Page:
|Authors: ||S.M.P. Carvalho, E. Heuvelink|
|Keywords: ||Dendranthema grandiflorum, flower area, flower number, flower size, simulation model, plant height, visual quality|
This paper provides an overview of the achievements and limitations of modelling external quality of cut chrysanthemum.
A series of greenhouse experiments were conducted in different seasons to quantify the effects of the climate conditions and of the cultivation practices.
This information was used as the basis for parameter selection and estimation, and for building the modules for plant height, number of flowers per plant and individual flower size.
Increased assimilate availability by higher daily incident photosynthetic active radiation (PAR, 4.2 to 18.3 mol m-2 d-1), higher CO2 concentration (345 to 623 μmol mol-1) and lower plant density (80 to 32 plants m-2) hardly influenced stem length (maximum increase of 10%). Nevertheless, the duration of the long-day period (0 to 21 days) and temperature (16 to 28°C) are required inputs when predicting stem length, since these strongly enhanced the number of internodes and the average internode length.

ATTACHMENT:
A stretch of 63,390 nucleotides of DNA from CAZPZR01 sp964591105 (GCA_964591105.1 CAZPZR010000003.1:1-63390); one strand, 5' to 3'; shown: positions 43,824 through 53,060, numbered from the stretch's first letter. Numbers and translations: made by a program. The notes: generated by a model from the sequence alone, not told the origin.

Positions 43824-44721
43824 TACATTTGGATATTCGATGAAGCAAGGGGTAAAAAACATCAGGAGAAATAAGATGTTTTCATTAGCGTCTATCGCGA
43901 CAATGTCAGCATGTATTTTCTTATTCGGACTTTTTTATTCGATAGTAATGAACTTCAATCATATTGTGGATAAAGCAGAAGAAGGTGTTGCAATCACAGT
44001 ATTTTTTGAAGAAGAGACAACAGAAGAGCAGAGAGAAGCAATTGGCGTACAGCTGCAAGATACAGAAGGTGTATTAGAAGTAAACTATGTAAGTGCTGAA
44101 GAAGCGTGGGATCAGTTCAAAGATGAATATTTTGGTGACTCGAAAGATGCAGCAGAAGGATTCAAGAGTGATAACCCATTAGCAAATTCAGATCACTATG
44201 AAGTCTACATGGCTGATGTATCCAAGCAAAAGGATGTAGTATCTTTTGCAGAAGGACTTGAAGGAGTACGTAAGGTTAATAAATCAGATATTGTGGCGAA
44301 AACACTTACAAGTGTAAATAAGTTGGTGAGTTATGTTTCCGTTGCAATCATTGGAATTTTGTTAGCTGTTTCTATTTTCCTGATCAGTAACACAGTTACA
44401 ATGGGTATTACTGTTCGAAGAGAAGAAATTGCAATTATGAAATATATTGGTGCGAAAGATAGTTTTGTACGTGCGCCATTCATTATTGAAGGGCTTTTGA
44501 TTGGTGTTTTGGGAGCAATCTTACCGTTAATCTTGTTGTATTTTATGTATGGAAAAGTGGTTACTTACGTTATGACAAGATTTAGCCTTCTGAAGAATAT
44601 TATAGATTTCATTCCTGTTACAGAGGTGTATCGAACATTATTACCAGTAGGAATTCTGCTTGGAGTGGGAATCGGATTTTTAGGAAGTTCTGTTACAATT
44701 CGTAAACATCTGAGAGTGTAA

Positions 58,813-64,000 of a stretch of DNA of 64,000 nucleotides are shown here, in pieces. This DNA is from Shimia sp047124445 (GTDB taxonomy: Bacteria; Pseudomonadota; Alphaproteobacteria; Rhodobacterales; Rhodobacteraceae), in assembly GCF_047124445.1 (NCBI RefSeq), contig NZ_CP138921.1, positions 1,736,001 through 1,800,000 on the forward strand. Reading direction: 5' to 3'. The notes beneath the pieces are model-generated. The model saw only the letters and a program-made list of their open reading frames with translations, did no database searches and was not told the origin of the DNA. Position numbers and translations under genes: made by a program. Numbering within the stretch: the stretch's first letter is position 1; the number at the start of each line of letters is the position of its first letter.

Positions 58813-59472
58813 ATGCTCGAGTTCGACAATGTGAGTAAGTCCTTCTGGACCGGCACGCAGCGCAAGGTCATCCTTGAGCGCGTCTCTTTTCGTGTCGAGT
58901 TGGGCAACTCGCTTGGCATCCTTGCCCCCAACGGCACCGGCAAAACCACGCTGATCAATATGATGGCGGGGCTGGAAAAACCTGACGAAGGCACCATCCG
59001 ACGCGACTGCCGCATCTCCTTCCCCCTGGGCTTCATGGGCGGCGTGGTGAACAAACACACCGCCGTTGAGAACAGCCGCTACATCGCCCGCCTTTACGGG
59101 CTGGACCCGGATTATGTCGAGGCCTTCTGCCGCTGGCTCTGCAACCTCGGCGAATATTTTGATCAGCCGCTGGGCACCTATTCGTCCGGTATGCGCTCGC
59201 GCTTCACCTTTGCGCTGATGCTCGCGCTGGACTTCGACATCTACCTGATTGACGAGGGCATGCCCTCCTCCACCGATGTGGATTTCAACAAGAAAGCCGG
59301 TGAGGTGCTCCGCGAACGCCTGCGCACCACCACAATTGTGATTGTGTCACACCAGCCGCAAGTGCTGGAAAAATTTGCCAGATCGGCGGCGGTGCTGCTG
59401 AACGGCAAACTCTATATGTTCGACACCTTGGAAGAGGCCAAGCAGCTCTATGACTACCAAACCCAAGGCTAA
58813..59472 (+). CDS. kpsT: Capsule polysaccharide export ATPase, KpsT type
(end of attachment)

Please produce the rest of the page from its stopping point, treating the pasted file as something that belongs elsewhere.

A module is developed for predicting number of flowers excluding flower buds (NF) based on the total aerial fresh mass per plant (TFM) (NF = 0.210TFM – 1.25). This relationship accurately described NF for highly diverse growth conditions (r2 = 0.84). In contrast, individual flower size of the fully open flowers did not respond to the assimilate availability showing a rather constant value: 0.21 g flower-1; 32 cm2 flower-1. However, when the incident PAR during the short-day period was under a threshold value (7 mol m-2 d-1; i.e. autumn crops) individual flower size decreased linearly with decreasing PAR and higher temperatures resulted in smaller flowers.
The practical application of these modules is discussed.
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